Tips for Preparing for a Flood
Floods can happen at any time and in any climate. Whether you live or work in a coastal city at risk of storm surges, a Southwestern state prone to thunderstorms, or a mountainous region with substantial snowmelt in the spring, it’s vital to prepare today for the possibility of a flood tomorrow. Here are the top tips to keep in mind.
Keep Your Loved Ones Safe
- Become familiar with your community’s emergency plans, warning signals, evacuation routes, and emergency shelter locations. If you have a pet, find an animal shelter able to take your dog or cat in an emergency.
- Create a family disaster plan. Practice driving the flood evacuation route together.
- Build a 72-hour kit for each family member.
- Purchase a National Oceanic and Atmospheric Administration (NOAA) Weather radio.
- Store essential documents (such as medical records, birth and marriage certificates, insurance cards, and copies of your ID) in a waterproof bag. Create password-protected digital backups as well.
- Get a tetanus booster shot every 10 years.
Prepare Your Home for a Flood
- Keep gutters and downspouts free of leaves, pine needles, and other debris.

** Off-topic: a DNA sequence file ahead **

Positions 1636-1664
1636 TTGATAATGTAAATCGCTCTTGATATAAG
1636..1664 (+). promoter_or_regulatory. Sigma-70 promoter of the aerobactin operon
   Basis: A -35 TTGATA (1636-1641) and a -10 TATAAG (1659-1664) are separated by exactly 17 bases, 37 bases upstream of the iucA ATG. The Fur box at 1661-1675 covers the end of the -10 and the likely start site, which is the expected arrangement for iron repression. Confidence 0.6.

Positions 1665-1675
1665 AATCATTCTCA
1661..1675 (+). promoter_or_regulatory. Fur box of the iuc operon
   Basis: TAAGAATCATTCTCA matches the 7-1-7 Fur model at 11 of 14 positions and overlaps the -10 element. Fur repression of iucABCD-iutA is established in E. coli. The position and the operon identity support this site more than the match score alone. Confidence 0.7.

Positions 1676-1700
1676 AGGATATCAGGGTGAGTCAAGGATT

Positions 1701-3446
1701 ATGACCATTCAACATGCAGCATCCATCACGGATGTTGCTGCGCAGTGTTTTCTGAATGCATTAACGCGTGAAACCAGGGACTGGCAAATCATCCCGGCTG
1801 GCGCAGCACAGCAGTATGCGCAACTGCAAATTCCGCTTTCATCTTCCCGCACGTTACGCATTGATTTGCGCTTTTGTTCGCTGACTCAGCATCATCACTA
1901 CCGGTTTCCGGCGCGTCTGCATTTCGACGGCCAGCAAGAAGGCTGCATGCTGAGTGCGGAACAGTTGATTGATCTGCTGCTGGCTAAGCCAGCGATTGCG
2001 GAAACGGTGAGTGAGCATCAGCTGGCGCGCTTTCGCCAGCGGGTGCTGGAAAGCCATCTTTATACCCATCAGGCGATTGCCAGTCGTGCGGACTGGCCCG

- Improve the soil grading around your home so rainwater flows away from the foundation.
- Consider installing a sump pump with a backup power supply.
- Place HVAC equipment, appliances, and electronics on risers to raise them off the floor.
- Anchor fuel tanks located in the basement.
- Install backflow valves or plugs in your sewer system, drains, and toilets to prevent floodwaters from entering your home this way.
- Review your insurance coverage.
Prepare to Evacuate
If a flood watch or warning is issued, and evacuation appears imminent, follow these steps to prepare your family to leave:
- Gather your 72-hour kits and tune in to the local news, county/city website, or NOAA radio broadcast.
- Fill clean containers with water.
- Bring untethered outdoor belongings, including patio furniture, grills, and garbage cans, inside or strap these down securely.
- Fill up your car with gas. If you don’t have a car, make arrangements with friends or family.
- Listen for disaster sirens or warning signals.
- Take your pet or livestock to an animal shelter.
Evacuate vs. Shelter in Place
If you are directed to evacuate:
- Never ignore the order.
- Only take essential items with you.
- Turn off the water, electricity, and gas supply if you have time.
- Disconnect appliances to prevent electric shock once power is restored.
- Follow designated evacuation routes. Don’t drive through floodwaters or attempt to circumvent barricades.
If you are not directed to evacuate:
- Continue monitoring the news, websites, and radio.
- Remain prepared to leave if emergency personnel instruct you to do so.